- Current Status
- In Season
- 100 minutes
- Limited Release Date
- Bill Murray, Edward Norton, Jason Schwartzman, Tilda Swinton, Bruce Willis
- Wes Anderson
- Focus Features
We gave it a B-
It’s been nearly 15 years since Rushmore, but Wes Anderson hasn’t altered his style one iota. With the sole exception of his marvelous 2009 animated fable Fantastic Mr. Fox, he has clung to his rarefied, Salinger-meets-The Graduate-meets-music-video-meets-postmodern-TV-ads whimsicality as if it were under glass, which in a sense it is. What has changed is Anderson’s place in the culture. At the time of Rushmore (1998) and The Royal Tenenbaums (2001), many claimed — with validity — that he was a defining voice of his time, an irony-generation heir to Martin Scorsese and Woody Allen. But the awe over Anderson’s work now exists in a kind of auteurist echo chamber.
In his new film, Moonrise Kingdom, Sam (Jared Gilman), an orphaned 12-year-old Khaki Scout in owlish glasses and a merit- badge-laden uniform with a yellow kerchief, goes AWOL from his camp by running off to the meadowed wilds of Penzance Island. The year is 1965, and Sam isn’t alone. He has invited along a very pretty girl named Suzy (Kara Hayward), who wears blue eye shadow and carries a portable 45 record player. She’s running away from home, and the two have concocted a plan to meet up and wander as a kind of romantic great escape. Are they in puppy love? That’s the idea, though in Anderson’s hands, their relationship remains an abstract fantasy of tremulous young romance — which is fine in theory, since that’s sometimes what very young romance is. Yet all these two really have in common is their junior Wes Anderson acerbic innocence. Sam, who says everything with invisible, quizzical quote marks, brings to mind Marten Holden Weiner’s studied oddball performance as Sally Draper’s friend-and-maybe-more on Mad Men, and Suzy, though we keep being told that she’s ”troubled,” seems merely distant and wise beyond her years in a nonchalant way.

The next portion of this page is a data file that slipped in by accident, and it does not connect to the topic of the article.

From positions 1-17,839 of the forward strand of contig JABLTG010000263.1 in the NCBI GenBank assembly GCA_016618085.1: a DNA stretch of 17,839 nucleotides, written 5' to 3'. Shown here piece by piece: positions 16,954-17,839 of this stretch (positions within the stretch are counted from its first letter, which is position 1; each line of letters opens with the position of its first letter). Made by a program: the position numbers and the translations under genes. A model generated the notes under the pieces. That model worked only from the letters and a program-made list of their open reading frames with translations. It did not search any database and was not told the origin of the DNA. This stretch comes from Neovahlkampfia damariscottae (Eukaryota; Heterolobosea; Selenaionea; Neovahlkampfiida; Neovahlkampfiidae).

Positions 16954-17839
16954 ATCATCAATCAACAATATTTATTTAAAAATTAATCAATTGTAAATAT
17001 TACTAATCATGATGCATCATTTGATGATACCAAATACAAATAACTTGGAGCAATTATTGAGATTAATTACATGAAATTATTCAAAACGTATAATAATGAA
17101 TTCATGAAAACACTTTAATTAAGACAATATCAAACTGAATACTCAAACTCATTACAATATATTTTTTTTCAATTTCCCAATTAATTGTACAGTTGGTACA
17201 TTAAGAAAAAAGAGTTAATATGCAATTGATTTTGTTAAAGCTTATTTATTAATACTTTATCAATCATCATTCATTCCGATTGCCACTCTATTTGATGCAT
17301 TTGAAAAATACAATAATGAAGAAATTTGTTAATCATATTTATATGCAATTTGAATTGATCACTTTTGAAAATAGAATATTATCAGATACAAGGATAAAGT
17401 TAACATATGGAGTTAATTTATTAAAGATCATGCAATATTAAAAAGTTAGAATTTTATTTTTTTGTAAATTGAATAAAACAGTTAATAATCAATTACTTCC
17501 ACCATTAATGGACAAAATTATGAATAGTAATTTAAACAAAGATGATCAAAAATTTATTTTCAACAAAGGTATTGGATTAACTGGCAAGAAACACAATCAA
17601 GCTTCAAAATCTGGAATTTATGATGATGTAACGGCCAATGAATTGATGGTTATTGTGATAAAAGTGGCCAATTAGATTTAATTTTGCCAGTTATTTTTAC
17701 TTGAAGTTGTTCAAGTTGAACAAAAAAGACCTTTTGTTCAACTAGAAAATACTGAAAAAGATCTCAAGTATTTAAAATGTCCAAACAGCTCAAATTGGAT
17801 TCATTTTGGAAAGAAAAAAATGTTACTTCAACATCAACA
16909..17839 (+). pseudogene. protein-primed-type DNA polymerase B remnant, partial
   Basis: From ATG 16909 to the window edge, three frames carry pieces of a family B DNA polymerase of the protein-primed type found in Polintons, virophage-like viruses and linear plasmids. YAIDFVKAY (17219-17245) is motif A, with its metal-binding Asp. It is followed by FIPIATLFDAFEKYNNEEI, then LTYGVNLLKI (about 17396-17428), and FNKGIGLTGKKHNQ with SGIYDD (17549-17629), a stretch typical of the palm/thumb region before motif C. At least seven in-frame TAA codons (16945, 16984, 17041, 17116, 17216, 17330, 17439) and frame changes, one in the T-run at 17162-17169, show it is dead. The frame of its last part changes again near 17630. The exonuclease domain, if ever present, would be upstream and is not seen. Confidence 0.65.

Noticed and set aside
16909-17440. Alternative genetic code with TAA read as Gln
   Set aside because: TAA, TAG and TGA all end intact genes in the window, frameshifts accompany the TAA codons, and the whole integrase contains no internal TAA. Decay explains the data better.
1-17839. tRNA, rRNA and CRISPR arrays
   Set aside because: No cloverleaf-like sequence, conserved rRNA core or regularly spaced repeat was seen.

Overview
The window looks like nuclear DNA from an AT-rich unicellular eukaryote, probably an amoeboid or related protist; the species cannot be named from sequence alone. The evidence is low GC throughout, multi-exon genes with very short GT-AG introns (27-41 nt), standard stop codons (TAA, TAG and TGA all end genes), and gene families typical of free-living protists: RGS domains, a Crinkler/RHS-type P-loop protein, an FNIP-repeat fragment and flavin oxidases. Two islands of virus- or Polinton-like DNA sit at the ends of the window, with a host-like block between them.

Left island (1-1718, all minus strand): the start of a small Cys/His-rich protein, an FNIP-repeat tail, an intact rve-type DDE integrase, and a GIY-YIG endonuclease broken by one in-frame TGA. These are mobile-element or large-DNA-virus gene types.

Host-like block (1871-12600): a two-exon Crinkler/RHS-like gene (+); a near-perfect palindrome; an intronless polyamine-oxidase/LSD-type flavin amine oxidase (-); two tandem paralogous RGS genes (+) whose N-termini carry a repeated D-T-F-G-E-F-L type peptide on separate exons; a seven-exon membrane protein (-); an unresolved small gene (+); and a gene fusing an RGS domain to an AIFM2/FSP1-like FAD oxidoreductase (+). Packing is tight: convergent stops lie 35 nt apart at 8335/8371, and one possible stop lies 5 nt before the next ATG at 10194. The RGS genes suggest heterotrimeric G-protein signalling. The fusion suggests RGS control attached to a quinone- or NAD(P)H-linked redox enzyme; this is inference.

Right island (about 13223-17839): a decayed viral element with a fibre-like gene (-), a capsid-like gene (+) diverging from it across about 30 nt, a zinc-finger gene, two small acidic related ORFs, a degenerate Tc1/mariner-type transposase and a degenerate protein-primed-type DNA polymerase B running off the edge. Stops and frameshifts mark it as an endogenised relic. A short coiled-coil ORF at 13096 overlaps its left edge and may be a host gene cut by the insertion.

The two wander, they dance on the beach to a French-pop yé-yé song, and they’re pursued, with increasing frenzy, by everyone else in the movie. That includes Frances McDormand (at her most shrewish) and Bill Murray (at his most disgruntled) as Suzy’s unhappy parents, Bruce Willis as a benign cop, and Edward Norton as an officious scoutmaster. Anderson hasn’t lost his puckishly charming genius for cinema-as-diorama visuals. Yet a lot happens in this film, and not a lot of it matters. For some viewers, Moonrise Kingdom may be movie heaven, another bric-a-brac-jammed bauble to place alongside The Life Aquatic With Steve Zissou and The Darjeeling Limited. Personally, though, I wish that Anderson would come out from under the glass, or at least change what he’s doing under there. B-